Litigation

Litigation as we all know means a process of taking legal action. A such litigation is only be launched when it is brought to the notice of the court concerning that such a cause of action has arisen which requires the interference of the court. In case of a civil litigation it will be an civil right which is enforceable and the violation of the same which will constitute the essential to launch the civil litigation.

All this process of launching of litigation begins with the presentation of a plaint. The plaint is the document by presentation of which a suit is instituted. It may be defined as an application which is made before the court about legal enforceable wrong which has been caused by the defendant to the plaintiff. It is a private memorial tendered to a court in which a person sets forth his cause of action: the exhibition of his action in writing.[1] A plaint must contain certain elements such as name of the court, name, description and place of residence of plaintiff and defendant, a representative character of the parties if any, information if the parties involved are minor, of unsound mind or pauper, details about cause of action which must be in a precise and informative form and must be established to the court.[2]

Another most important prerequisite for launching the litigation is the exemption from limitation period. If the suit is barred by limitation, the court provides strict adherence to the limitation period thereby such a cause of action would not be provided with the relief sought. The Indian Limitation Act, 1963, also provides with provisions for condonation of delay but such a provision is available in cases where there is a reasonable delay.[3] While it the same footing is of the jurisdiction which may also bar the launching of litigation. The jurisdiction as been dealt in section 15 to 21 of the Code of Civil Procedure, 1908 expressly provides that the jurisdiction is classified into the pecuniary jurisdiction, territorial jurisdiction and jurisdiction as to the subject matter. The pecuniary and territorial jurisdiction, if abrogated, may still be entertained and be decreed upon or appealed to, in case of any irregularity on the part of the litigants but wherein the case of non compliance with the jurisdiction as to the subject matter, it will render any such decision of the court or a decree, judgement or order void, provided that such court had no appropriate jurisdiction as to the subject-matter of the suit.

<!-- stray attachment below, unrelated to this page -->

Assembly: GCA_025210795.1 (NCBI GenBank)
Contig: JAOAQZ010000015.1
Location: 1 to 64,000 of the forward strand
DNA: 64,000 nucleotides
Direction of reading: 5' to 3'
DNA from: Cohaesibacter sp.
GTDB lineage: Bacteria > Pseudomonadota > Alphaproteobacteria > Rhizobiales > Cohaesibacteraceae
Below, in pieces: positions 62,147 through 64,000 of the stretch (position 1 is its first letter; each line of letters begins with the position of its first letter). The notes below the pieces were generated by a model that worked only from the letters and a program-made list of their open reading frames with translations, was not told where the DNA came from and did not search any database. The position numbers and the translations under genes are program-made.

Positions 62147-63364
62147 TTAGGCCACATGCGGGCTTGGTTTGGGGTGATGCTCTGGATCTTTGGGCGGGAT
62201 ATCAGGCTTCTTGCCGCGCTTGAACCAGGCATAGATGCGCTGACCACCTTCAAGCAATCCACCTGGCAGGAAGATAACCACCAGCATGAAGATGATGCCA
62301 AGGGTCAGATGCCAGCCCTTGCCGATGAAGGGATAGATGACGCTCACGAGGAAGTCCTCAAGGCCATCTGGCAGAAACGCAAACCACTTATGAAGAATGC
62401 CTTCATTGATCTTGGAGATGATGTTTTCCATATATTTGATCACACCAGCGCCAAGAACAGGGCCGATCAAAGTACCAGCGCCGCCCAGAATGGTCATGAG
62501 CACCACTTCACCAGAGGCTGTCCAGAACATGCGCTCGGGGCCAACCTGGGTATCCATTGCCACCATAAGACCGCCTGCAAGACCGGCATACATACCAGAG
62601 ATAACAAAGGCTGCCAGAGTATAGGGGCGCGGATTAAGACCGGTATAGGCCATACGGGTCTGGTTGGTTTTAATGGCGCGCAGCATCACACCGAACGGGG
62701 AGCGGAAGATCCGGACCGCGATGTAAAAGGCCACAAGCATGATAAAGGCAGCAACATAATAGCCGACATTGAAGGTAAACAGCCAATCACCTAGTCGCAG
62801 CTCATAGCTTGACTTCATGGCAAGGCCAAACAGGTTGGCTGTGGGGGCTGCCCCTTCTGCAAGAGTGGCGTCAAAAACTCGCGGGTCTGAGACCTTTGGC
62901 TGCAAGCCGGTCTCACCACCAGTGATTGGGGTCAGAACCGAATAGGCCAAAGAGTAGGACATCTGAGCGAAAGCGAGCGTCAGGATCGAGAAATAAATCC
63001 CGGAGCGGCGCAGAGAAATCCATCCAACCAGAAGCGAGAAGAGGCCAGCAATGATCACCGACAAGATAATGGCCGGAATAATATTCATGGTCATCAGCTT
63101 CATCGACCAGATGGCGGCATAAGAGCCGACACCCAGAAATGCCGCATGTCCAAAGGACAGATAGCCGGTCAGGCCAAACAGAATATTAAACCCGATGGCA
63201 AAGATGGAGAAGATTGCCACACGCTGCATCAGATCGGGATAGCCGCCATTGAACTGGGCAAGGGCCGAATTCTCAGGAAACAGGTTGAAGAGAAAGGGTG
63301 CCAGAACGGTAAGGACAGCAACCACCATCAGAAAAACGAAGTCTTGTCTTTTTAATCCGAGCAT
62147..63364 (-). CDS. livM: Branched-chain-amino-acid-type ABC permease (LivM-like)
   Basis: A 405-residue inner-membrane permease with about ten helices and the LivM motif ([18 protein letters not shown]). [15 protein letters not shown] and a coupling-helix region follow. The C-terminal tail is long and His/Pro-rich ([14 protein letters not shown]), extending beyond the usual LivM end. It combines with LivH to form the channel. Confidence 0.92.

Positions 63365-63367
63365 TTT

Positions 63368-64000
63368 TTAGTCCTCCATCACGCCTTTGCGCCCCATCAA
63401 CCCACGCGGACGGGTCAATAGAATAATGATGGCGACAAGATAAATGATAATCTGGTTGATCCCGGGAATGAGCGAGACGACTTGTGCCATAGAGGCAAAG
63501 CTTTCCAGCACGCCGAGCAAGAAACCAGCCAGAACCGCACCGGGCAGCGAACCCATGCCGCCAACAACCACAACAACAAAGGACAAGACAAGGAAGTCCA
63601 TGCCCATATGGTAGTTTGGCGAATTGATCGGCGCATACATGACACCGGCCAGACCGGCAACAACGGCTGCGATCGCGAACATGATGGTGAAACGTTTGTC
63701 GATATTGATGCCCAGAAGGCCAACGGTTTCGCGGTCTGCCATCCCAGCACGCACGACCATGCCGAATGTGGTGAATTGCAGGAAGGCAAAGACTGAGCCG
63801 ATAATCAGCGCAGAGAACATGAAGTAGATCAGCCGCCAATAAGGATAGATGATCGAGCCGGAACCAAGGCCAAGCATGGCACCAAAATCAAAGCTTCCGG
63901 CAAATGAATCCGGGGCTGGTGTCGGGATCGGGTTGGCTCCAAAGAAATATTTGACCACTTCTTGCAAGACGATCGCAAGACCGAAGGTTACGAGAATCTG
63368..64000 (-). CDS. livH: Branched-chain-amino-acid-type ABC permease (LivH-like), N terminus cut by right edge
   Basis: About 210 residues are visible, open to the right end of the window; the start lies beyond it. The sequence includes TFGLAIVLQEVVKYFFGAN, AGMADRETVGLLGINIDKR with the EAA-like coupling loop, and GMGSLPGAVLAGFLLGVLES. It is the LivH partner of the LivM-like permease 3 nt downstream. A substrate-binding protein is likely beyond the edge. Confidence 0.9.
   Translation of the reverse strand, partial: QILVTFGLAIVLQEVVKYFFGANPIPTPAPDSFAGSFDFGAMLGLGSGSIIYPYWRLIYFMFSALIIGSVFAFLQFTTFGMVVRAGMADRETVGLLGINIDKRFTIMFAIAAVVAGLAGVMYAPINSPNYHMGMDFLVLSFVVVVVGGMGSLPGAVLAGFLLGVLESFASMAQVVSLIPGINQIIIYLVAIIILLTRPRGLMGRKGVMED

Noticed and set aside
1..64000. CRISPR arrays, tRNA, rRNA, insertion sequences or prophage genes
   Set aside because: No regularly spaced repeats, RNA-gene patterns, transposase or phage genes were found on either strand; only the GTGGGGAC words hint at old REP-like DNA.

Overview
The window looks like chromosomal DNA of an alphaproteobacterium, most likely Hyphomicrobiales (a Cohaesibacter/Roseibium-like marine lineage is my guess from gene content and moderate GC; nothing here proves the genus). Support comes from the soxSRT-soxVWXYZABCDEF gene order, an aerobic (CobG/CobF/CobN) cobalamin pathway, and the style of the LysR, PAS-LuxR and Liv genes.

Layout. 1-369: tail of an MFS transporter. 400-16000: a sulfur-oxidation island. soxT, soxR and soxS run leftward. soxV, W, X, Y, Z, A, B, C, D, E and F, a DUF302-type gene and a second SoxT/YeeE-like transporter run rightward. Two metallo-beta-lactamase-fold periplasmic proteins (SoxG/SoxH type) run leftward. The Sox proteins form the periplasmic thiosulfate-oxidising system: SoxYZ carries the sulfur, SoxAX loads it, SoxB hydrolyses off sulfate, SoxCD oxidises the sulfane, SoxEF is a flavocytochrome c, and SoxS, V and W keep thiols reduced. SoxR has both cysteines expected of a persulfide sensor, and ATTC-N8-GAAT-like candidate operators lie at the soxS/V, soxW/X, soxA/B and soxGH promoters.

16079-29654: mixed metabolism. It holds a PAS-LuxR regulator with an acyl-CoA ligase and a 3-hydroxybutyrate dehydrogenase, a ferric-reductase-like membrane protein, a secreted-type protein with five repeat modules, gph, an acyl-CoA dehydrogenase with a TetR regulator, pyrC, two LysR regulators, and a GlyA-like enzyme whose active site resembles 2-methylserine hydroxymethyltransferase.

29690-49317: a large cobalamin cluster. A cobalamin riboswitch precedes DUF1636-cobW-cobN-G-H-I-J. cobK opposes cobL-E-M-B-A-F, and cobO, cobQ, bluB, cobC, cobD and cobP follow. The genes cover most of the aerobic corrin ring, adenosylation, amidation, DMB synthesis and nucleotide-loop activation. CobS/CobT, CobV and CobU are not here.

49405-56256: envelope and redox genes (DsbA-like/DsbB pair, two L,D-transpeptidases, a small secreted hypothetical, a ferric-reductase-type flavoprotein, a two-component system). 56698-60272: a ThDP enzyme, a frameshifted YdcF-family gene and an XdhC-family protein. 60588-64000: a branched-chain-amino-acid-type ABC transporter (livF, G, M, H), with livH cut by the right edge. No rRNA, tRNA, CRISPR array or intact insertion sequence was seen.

A relief which is sought before the court also is an essential for a plaint, thereby leading to the suit and for launching of litigation. It basically means the help or assistance sought by the plaintiff from the court for redressal of his grievance. Wherein it is observed that such a relief sought must be briefly but unambiguously mentioned. Apart from this any other important information which is considered to be important for the court must be provided in the plaint. Such may be the valuation which also determines the jurisdiction at the same time supports the relief claimed. The amount claimed must be precise, in case of money related suit. In case of Mesne profits of the property which are in the possession of defendant, it is sufficient of the approximate amount is stated therein the relief claimed. In case if the suit is for dispute of an immovable property, full description of such property along with survey numbers and its boundaries must be specified.